GUSTINE - School board members last week gave the Gustine Unified School District’s financial advisor the green light to explore the feasibility of a November bond measure to fund additional school facilities.

A $14 million bond measure approved by voters in 2014 has funded a number of school projects - including a locker room renovation at Gustine High, the newly-completed GMS gym and a variety of safety-related projects.

But the district’s plans to augment the local bond monies with state matching or hardship funds in order to complete additional projects have not yet materialized.

Financial consultant Jon Isom estimated that the district has in excess of $25 million of unfunded projects, including a new science wing and cafeteria at Gustine High, modernization of the high school campus, and new classroom wings at other school site, as well as the potential purchase of property for GHS expansion.

That project list, board member Loretta Rose, does not include a new multi-use room at Romero - which will push the need even higher.

Dr. Bryan Ballenger, district superintendent, noted that Gustine Unified has several projects that have been through the state architectural review approval process and are in line for matching funds from a previous statewide bond measure.

But, he said, if Gustine Unified lacks matching funds - as is currently the case - it would “go to the end of the line and hope that another (state) bond passes.”

School districts rely on school bonds to come up with the required match, Isom emphasized.

“That is just how school districts are funded, period. There is no big pot of money (from the state),” Isom told trustees.

The district is eligible for $12.3 million in matching funds, Isom advised, but he reiterated the need for a local match.

Gustine Unified has benefited from a growing property tax base, Isom said.

That has kept tax assessments from the 2014 bond - Measure P - below the estimated rate of $52 annually for every $100,000 in assessed valuation, he said, and improved the bonding capacity to an additional $27 million.

The district, because of lower-than-anticipated interest rates and the greater taxable value increases, was also able to sell Measure P bonds more quickly than anticipated, giving the district money for projects more quickly and reducing the cost of issuing bonds.

Isom spelled out a variety of scenarios involving bond rates. The tax rates per $100,000 in assessed values would range from $45 for a $20 million bond to $60 for a $27 million bond. That assessment would be in addition to the Measure P levy.

District can take a variety of approaches to a bond, Isom noted. Some go out for lesser bond measures and rely on state matching or hardship funds to complete their projects. Another option is to go for the full amount to cover necessary projects - knowing that the district does not have to sell all the authorized bonds if state matching funds become available.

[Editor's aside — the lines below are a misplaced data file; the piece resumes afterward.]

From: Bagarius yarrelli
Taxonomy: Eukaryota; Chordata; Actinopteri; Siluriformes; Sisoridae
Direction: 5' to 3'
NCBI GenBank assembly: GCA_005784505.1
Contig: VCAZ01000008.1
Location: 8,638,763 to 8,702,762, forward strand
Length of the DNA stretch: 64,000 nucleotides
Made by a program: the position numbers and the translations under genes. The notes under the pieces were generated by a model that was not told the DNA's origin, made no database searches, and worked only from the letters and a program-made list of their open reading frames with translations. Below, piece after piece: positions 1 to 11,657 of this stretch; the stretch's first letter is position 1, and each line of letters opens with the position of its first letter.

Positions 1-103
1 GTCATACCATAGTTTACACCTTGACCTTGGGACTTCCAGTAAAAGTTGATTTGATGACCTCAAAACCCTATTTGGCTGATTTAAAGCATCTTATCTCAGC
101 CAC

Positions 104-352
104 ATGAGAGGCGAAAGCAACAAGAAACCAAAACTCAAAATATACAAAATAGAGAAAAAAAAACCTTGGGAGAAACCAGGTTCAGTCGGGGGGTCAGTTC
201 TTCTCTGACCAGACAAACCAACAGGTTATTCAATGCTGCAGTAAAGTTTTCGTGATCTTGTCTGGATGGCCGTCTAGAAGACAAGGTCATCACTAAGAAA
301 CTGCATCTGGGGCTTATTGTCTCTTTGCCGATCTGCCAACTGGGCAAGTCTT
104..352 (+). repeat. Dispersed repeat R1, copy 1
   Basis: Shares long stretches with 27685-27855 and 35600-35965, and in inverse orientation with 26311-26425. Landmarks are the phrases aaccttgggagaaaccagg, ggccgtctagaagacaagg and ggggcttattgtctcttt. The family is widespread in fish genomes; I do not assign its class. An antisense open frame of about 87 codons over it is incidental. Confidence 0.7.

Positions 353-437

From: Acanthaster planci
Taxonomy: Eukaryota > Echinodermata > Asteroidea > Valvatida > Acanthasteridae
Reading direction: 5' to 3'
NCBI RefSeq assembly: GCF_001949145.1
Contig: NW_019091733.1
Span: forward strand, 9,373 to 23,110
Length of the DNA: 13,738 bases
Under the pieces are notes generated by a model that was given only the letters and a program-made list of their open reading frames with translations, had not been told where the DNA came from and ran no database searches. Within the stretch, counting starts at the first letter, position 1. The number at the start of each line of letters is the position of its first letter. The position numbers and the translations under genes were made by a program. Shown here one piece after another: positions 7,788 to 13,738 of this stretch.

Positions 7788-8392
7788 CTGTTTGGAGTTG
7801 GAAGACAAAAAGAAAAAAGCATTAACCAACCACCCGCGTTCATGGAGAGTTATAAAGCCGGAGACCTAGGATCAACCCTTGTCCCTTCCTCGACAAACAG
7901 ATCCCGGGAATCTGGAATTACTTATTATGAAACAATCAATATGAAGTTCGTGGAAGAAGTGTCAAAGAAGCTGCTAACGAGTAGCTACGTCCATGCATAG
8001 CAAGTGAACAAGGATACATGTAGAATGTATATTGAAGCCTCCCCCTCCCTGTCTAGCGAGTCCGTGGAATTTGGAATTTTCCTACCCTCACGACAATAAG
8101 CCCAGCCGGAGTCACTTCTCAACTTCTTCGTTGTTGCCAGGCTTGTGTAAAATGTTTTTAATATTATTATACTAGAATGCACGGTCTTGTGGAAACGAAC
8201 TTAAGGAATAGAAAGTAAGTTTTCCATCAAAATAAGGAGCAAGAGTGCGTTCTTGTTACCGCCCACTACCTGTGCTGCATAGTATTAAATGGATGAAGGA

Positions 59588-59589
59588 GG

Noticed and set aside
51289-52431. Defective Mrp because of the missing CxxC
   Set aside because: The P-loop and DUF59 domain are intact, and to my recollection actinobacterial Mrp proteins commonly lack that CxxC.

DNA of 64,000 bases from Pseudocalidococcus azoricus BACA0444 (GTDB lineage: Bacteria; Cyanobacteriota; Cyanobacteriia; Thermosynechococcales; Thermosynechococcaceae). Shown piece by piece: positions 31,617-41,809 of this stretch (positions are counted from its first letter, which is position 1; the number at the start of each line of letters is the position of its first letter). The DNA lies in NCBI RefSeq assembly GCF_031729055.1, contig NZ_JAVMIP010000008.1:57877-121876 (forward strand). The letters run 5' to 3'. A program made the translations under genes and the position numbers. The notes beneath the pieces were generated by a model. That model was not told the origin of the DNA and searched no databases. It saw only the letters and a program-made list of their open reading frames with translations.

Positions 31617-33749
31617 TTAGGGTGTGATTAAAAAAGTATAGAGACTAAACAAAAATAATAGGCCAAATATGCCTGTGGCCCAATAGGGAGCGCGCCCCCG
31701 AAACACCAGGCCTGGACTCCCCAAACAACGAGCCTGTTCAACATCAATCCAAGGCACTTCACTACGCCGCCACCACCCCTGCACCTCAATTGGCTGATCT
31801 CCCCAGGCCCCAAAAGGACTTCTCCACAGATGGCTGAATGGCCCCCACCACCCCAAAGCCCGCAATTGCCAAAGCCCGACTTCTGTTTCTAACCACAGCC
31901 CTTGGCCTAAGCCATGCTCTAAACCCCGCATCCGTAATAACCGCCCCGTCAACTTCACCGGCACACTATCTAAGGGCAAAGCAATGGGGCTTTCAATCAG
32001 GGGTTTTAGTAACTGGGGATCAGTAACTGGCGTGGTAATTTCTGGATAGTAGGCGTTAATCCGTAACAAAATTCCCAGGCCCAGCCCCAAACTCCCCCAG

Ultimately, Isom emphasized, voters have the final say.

The next steps in the process, he said, will be to conduct voter surveys to gauge the level of support, after which time the board can begin the process of deciding whether to go with a bond measure and, if so, in what amount and for what projects.

“I don’t want you do $27 million less $12 and just ask for what the state won’t cover, because then you are putting all of your eggs in the state’s basket,” the advisor told trustees.

“In 2014 we went with the hope of getting matching funds but it didn’t work out,” Rose stated, “If we need $25 million that’s what we ask for.”

Timing is a consideration, Isom advised the board.

“If you don’t go in November 2020 you defer to 2022. If you wait, improvements won’t get done until 2024 or 2025,” he explained.

Another consideration, board members pointed out, is that the district has invested heavily in the plans now in the matching fund pipeline and risks losing that money if the plans expire.

“If we had known it wasn’t going to come through, we would have put that money into our sites,” said Kevin Cordeiro, board president.

Ultimately, the board gave direction to have Isom proceed with an exploratory survey on the feasibility of a November bond measure - but not without some reservations.

“Nobody likes the word ‘tax’. You look at our schools, we need this,” said Cordeiro. “We owe this to our kids. We would have been in a lot better place if the state had held up their end of the deal. That’s the way it is. That’s the cards that were dealt to us.”

Ultimately, board members agreed, the district’s facility needs must be addressed.

“I don’t want to see my tax bill go up,” board member Pat Rocha stated, “but I don’t want to see my high school go down.”